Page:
It seems that others have now encountered the change in how Windows 10 handles webcams after the Anniversary update. Many applications simply never try to go beyond 720p30, so it wasn’t clear to me how many people would be impacted by this change.
After my initial post about this on 8/4 I dropped news of the trouble in the related support forums for OBS, vMix, and Wirecast. My thought was that people involved in the production of streaming media could possibly be impacted.
How ironic that in the two weeks since there’s been a flood of complaints about the Anniversary Update breaking webcam access in Skype. It hadn’t occurred to me that Skype, a Microsoft product(!), would also be impacted.
It seems that, post update, the combination of Skype and a Logitech C920 or C930e can launch a video call, but it fails shortly thereafter. My expectation is that Skype starts the call with a modest video stream, 720p or less. Once the streams are flowing and it senses that the connection is good, it tries to switch to better quality and the video stops.
It knows that the camera is capable of 1080p30 when using MJPEG or H.264. However, the new frame server mechanism that’s intended to allow webcam sharing doesn’t fetch compressed streams from the camera, nor deliver them to a client app. So when Skype requests 1080p from the frame server the video is simply lost.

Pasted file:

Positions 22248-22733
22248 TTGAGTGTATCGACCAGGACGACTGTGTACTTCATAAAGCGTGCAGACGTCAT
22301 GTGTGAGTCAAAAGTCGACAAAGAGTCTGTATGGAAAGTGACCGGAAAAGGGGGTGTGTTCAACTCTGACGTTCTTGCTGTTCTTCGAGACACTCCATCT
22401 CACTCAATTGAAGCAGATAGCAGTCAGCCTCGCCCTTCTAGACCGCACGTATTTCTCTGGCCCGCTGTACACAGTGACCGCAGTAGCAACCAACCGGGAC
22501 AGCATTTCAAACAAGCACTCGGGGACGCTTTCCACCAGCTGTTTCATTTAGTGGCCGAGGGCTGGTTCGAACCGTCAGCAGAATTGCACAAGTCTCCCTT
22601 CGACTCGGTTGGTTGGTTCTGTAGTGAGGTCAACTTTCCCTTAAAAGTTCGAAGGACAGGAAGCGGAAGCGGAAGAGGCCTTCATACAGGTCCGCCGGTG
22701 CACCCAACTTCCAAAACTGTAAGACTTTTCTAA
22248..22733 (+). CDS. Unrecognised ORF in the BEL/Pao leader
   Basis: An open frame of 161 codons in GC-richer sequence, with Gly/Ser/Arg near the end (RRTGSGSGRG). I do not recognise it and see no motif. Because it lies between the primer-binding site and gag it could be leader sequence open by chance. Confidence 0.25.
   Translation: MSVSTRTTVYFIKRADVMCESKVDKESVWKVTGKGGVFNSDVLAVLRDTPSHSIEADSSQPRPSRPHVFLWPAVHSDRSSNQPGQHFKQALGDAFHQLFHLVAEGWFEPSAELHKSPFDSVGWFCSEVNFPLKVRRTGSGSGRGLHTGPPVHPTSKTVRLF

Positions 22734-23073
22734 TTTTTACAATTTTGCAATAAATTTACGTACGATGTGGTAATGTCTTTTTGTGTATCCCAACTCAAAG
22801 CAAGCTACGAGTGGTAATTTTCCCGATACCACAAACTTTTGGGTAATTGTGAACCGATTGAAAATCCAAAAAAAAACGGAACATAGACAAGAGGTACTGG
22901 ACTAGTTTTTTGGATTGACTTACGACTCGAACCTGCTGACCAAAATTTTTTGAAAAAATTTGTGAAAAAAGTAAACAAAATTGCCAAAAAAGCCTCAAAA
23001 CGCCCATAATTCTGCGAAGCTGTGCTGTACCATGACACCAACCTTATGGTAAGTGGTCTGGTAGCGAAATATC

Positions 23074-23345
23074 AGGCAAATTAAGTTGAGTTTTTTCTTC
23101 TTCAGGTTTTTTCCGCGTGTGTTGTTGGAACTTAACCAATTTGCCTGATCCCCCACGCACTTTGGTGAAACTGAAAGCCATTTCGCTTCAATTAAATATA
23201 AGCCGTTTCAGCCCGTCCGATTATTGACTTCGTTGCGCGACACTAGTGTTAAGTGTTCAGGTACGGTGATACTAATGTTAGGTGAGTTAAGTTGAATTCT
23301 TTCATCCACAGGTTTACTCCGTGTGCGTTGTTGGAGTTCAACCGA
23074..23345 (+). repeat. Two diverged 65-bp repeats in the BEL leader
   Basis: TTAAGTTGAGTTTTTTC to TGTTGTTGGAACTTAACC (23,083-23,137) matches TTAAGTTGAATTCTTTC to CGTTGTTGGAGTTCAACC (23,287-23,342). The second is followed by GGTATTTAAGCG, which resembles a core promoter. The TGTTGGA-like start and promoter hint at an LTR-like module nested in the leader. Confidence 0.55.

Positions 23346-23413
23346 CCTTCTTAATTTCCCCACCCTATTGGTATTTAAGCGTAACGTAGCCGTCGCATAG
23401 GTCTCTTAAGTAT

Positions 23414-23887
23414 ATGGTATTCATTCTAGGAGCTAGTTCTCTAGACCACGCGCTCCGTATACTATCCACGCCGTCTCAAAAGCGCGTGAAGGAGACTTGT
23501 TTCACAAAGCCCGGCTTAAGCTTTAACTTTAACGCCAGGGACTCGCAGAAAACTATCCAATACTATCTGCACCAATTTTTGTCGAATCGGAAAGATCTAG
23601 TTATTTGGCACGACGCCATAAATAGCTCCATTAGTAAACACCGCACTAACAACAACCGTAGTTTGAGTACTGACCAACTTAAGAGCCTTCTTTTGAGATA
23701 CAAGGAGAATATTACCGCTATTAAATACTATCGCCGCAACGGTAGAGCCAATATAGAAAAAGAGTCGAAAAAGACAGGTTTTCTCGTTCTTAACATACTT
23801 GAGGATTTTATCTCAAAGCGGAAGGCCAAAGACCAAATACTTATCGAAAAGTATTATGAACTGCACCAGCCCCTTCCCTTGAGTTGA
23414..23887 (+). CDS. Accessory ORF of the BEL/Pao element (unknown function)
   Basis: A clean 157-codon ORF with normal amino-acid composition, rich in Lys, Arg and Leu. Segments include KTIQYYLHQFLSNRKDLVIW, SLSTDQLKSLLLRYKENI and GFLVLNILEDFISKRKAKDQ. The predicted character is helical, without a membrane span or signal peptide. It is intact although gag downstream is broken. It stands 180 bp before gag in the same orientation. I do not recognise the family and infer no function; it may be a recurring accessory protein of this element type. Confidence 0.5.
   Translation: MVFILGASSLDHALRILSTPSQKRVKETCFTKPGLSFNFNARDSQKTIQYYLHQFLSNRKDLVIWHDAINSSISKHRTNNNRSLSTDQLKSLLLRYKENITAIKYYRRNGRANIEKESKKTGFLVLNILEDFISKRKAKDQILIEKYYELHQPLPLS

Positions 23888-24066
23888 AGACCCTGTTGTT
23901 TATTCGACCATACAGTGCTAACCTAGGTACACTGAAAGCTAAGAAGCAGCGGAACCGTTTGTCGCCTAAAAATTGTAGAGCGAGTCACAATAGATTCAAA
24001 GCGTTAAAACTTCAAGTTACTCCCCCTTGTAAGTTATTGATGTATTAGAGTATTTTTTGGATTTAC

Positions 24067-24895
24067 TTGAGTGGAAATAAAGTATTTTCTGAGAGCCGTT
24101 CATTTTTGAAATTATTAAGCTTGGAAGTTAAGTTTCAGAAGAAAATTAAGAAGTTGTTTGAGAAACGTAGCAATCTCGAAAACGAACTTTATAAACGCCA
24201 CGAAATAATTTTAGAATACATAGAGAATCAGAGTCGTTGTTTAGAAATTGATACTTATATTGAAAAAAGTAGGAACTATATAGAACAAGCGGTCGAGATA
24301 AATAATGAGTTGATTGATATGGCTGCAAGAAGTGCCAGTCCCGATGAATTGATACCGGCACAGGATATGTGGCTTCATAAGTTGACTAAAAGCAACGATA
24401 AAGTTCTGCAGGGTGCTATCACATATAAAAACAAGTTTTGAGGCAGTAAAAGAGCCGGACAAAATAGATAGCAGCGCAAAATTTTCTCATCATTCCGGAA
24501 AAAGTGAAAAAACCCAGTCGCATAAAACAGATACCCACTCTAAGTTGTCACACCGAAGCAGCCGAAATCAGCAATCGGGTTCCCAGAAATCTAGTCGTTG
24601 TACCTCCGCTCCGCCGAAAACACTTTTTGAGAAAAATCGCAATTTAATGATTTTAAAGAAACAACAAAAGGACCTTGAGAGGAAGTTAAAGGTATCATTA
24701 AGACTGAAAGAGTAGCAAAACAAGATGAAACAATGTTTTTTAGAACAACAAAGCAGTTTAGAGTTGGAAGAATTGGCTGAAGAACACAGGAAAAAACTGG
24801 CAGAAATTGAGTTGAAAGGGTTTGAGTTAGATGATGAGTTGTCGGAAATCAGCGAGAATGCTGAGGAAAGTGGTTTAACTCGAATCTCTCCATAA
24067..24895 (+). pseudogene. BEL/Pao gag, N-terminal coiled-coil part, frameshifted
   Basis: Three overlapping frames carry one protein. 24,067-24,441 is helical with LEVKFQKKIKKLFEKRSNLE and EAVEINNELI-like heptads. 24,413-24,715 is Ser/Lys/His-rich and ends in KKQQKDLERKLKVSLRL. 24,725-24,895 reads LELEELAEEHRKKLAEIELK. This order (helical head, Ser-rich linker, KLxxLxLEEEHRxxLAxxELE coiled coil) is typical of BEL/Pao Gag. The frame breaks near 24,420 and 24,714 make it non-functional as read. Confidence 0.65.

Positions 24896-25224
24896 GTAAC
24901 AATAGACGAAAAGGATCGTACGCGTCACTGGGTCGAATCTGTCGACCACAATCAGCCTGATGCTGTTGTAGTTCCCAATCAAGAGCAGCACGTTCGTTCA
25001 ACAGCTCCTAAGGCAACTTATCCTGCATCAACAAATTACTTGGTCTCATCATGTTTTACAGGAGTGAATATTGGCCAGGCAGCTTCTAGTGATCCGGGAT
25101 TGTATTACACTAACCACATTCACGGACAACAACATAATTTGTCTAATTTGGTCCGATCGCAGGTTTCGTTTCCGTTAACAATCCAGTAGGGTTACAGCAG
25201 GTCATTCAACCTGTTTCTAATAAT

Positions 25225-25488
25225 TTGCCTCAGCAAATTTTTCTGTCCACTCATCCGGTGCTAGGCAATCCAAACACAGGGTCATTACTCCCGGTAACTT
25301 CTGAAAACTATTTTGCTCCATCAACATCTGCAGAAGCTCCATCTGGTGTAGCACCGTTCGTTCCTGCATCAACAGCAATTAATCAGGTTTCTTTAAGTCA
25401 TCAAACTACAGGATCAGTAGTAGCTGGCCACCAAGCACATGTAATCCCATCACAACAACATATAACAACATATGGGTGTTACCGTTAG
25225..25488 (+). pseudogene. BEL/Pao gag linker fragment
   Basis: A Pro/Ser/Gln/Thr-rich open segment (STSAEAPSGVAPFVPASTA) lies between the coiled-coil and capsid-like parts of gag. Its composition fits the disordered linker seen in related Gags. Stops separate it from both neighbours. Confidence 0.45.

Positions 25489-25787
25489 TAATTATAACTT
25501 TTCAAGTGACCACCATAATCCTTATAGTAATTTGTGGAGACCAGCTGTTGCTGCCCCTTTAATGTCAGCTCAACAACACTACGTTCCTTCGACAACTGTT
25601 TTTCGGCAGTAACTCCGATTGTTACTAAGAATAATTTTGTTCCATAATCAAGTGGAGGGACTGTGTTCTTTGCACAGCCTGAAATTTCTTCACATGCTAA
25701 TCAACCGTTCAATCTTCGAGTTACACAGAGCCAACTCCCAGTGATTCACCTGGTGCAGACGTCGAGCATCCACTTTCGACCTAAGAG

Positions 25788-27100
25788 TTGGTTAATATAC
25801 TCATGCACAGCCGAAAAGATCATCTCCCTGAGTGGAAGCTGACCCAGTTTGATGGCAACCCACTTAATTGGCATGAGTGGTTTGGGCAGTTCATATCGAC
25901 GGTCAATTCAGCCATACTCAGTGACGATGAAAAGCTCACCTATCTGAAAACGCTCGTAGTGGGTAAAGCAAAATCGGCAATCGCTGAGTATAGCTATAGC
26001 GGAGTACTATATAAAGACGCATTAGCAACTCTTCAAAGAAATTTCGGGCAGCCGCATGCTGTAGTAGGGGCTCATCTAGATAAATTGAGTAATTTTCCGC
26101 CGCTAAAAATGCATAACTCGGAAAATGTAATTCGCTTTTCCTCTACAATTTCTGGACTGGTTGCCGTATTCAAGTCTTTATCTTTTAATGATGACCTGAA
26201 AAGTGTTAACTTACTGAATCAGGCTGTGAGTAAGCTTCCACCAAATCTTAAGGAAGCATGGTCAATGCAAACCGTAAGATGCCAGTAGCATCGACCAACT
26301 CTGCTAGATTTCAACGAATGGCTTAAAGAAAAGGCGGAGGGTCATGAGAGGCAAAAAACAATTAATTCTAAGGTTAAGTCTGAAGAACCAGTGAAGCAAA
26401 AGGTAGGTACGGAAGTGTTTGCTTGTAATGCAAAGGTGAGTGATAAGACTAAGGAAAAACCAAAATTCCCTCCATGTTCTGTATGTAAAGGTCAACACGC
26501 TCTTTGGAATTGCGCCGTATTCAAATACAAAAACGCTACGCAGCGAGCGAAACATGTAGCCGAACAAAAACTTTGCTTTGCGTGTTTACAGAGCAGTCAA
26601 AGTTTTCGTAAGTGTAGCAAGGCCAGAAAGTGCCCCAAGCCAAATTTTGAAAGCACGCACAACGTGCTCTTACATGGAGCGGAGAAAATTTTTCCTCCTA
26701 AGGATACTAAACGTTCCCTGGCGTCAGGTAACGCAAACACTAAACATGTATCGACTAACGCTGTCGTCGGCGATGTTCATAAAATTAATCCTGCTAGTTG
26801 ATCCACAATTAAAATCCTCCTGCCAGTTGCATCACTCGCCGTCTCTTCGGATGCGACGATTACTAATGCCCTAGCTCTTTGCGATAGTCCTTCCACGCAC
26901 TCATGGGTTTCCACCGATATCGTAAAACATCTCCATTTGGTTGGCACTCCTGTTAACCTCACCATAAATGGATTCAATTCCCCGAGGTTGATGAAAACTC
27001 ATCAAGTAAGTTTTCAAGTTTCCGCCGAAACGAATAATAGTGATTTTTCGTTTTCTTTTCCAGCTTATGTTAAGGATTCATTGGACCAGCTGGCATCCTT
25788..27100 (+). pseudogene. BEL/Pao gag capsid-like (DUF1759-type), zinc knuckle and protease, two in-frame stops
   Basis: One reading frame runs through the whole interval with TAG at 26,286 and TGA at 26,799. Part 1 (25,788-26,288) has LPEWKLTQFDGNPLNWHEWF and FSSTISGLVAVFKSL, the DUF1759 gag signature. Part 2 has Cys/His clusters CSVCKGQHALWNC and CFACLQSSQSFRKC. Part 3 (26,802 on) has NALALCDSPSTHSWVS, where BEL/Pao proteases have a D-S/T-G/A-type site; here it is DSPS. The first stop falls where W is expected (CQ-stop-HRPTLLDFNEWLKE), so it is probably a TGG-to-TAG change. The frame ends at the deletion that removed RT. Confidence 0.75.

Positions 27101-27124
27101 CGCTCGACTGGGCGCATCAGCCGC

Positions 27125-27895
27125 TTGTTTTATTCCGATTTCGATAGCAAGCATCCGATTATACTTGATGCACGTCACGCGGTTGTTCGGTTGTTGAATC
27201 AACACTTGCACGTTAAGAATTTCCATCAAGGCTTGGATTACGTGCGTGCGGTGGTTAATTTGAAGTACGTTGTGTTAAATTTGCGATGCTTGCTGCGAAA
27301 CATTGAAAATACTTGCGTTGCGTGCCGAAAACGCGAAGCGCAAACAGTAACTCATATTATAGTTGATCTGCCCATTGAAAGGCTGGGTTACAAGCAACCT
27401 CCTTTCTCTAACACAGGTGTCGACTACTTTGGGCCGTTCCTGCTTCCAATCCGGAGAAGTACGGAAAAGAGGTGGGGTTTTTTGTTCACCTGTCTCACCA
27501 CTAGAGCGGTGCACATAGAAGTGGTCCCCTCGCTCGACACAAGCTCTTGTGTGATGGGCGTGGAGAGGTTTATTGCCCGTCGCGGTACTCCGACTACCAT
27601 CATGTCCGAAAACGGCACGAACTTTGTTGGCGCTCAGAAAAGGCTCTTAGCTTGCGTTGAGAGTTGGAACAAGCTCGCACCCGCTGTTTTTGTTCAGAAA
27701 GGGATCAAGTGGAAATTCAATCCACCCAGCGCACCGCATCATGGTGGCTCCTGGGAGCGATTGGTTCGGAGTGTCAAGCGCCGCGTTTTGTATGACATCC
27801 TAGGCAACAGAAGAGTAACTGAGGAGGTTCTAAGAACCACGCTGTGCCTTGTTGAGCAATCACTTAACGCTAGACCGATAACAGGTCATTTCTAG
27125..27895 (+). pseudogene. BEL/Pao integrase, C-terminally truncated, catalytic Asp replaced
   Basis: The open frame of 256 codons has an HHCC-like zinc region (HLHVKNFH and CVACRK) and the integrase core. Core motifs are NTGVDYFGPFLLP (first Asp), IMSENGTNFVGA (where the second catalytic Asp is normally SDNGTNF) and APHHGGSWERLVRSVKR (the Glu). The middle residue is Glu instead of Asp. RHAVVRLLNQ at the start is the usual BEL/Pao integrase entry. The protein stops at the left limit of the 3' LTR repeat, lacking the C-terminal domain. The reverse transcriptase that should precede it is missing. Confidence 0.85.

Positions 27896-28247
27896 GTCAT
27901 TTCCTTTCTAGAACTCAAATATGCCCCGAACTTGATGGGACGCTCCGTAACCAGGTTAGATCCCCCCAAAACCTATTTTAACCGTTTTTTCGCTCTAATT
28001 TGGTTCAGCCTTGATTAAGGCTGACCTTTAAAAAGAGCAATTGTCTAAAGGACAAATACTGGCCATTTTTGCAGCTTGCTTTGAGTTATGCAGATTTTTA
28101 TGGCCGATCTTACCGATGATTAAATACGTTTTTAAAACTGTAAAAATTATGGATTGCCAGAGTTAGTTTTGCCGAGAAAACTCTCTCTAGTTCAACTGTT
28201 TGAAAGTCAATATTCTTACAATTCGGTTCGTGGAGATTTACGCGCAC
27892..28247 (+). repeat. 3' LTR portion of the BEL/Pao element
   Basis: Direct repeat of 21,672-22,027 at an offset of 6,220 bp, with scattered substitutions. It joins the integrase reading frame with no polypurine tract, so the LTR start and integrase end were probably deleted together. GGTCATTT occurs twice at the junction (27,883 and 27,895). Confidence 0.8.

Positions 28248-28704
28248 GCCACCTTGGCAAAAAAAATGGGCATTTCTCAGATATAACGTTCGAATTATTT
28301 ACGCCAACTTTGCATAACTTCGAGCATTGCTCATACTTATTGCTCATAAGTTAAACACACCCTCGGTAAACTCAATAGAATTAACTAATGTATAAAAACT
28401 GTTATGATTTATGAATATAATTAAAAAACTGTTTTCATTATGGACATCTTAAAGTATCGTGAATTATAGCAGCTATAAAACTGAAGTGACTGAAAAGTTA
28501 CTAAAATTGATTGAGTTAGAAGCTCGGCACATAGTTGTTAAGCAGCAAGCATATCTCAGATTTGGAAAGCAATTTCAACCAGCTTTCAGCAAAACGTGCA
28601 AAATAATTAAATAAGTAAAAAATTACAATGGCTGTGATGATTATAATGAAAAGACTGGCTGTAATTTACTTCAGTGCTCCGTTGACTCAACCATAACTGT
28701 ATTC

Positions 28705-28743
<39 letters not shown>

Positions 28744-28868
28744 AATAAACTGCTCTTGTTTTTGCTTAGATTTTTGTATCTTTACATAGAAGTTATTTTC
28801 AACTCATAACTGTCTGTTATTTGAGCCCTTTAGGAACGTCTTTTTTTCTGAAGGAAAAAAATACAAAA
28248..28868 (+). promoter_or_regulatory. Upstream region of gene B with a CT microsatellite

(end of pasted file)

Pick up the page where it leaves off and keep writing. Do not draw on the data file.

Although I seldom use it, Skype still has a vast installed base. Combine this with the fact that the Logitech C920 is probably the world’s single most popular webcam, and you have millions of people impacted.
In a thread on MSDN the Microsoft developer responsible for cameras has explained the intent of the frame server, which is notable. What they failed to appreciate is how its present state would impact legacy apps. Any apps smart enough to specifically request MJPEG or H.264 simply fail when the frame server will not comply.
They have now accepted the need to deliver compressed streams from the frame server, and are reportedly already testing a version that can deliver MJPEG. So an initial fix that isn’t too far away. Apparently adding H.264 capability in the frame server is more difficult, so that will take longer to implement.
Happily, there is an immediate workaround. If you have installed the Anniversary Update and require normal webcam functionality you can use the following registry hack to disable the new frame server mechanism.
Try opening up HKLM\SOFTWARE\WOW6432Node\Microsoft\Windows Media Foundation\Platform and add a DWORD with name EnableFrameServerMode. Set its value to 0 and try again. For 64-bit apps (e.g. UWP Skype), use the same path above, minus WOW6432Node.
So, a workaround is readily available…and a longer term solution is in the works. Hopefully Microsoft has learned an important lesson along the way. This is the sort of thing that should have been uncovered by their Insider Program.